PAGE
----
Forellenschluss Lettuce


From Fedco: “Forellenschluss Lettuce (56 days) Also known as Freckles or Trout Back. . . . an absolutely gorgeous romaine with the delicate taste and texture of a butterhead. . . . Deep green leaves flecked with wine-red splotches” (Photo by Cadence Purdy)

About the Author

Kathy Purdy is a colchicum evangelist, converting unsuspecting gardeners into colchicophiles. She would be delighted to speak to your group about colchicums or other gardening topics. Kathy’s been writing since 4th grade, gardening since high school, and blogging since 2002.

Now, the digging and dividing of perennials, the general autumn cleanup and the planting of spring bulbs are all an act of faith. One carries on before the altar of delayed gratification, until the ground freezes and you can’t do any more other than refill the bird feeder and gaze through the window, waiting for the snow. . . . Meanwhile, it helps to think of yourself as a pear tree or a tulip. You will blossom spectacularly in the spring, but only after the required period of chilling.

~Adrian Higgins in The Washington Post, November 6, 2013

6 Comments… add one

Jennifer November 14, 2010, 7:29 pm

My little forellenschluss seedling did not make it through our fall after all. We had a week of warm weather shortly after I planted it, followed by some cool days again. After that quick change in temperature, it started to bolt. I’m looking forward to at least getting some seeds from it and planting them in the spring.

Victor November 14, 2010, 12:35 am

Correction on the description on this page. This lettuce variety is not a romaine or cos lettuce. It is a bibb or butterhead variety.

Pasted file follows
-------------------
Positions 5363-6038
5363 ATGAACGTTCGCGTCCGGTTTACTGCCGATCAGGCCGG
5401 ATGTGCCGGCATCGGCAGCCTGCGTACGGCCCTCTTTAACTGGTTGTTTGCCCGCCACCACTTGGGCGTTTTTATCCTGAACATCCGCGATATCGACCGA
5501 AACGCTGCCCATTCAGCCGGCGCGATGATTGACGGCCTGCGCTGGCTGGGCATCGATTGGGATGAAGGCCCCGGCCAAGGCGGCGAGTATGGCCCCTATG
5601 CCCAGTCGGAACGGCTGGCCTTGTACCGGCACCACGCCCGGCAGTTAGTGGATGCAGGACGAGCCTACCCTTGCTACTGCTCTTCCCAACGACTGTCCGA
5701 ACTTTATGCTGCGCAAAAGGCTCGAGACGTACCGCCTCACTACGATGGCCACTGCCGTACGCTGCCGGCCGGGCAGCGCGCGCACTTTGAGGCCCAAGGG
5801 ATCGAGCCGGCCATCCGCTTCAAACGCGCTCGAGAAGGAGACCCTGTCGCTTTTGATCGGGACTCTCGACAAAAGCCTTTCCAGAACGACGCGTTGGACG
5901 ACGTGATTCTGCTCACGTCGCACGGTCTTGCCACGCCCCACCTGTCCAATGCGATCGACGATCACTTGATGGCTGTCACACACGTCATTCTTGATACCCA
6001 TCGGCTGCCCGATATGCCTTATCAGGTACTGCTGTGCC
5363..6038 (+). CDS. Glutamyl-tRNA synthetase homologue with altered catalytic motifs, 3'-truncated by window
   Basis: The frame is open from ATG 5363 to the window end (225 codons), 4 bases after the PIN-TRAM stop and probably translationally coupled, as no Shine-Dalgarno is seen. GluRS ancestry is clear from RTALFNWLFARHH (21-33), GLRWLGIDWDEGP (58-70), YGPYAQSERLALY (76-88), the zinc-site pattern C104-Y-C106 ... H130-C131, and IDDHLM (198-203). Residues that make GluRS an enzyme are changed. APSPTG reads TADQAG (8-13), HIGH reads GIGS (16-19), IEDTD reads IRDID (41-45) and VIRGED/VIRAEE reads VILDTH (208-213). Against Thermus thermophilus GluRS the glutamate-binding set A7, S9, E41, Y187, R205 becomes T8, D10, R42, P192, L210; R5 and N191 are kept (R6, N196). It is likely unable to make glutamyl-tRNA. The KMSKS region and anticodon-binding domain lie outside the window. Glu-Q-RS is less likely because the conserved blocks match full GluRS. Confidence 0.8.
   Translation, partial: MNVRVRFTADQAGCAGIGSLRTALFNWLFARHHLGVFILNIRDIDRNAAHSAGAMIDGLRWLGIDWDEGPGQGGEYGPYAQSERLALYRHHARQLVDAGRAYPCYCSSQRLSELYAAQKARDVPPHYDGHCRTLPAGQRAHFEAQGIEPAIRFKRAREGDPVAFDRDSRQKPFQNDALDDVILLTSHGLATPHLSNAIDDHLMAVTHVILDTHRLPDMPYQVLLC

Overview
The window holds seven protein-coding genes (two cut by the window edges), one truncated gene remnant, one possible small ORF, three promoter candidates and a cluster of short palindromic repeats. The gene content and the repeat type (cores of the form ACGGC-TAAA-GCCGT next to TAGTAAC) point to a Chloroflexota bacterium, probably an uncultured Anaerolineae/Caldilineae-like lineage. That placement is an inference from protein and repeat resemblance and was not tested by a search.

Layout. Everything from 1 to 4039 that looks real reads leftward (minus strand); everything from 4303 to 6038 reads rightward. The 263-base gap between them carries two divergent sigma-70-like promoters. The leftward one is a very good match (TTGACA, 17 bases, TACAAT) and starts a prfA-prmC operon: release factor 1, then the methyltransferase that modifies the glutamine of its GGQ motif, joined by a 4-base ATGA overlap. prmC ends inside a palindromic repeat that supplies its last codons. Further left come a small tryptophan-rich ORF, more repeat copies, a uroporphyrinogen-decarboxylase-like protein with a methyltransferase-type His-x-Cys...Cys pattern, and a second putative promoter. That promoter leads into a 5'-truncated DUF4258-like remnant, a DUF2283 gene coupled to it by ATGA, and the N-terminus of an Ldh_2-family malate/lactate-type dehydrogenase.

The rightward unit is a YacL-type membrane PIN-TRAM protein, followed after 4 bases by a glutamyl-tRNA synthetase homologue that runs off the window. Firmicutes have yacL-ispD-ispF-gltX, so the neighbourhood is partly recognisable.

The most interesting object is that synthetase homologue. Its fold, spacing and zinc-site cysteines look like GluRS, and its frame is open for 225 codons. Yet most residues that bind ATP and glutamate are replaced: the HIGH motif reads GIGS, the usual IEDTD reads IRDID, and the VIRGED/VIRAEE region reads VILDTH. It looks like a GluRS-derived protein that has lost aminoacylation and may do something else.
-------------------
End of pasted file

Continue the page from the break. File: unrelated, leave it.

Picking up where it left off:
Jennifer October 18, 2010, 10:50 am

I live in Texas, too. I’ve just planted a seedling forellenschluss plant that I bought from our local Master Gardeners. I hope it gets as big and beautiful as the one in your photo. I’m planning to cut off some of the outer leaves as it grows, so we can use it in salads over a longer period of time. Hopefully, since I’m planting in a winter garden, it won’t have to face any extremely high temperatures. I think we’ll have plenty of mild days for it to grow for a couple months.

victoria bergin May 9, 2009, 6:43 pm

I live in Texas. I planted 5 forellenschluss plants because they looked so beautiful, even though “they” told me they needed a cooler climate. However, right now they are doing beautifully. I use them in a fresh salad…love their strong flavor. But I’m curious about they white milk that drips when I cut the leaves from the base. What is it? Also, since the leaves are thick, can I cook/braise them like swiss chard?

Kathy Purdy May 9, 2009, 7:37 pm

Up here in the north where it’s cooler, we consider the thick leaves and milky sap to be indications that the lettuce is under heat stress. What you call strong flavor, we would probably call bitter. You can certainly cook it like Swiss chard. Try sauteing some garlic in olive oil, add the chopped, washed greens and some chicken broth. I like to cook escarole that way.

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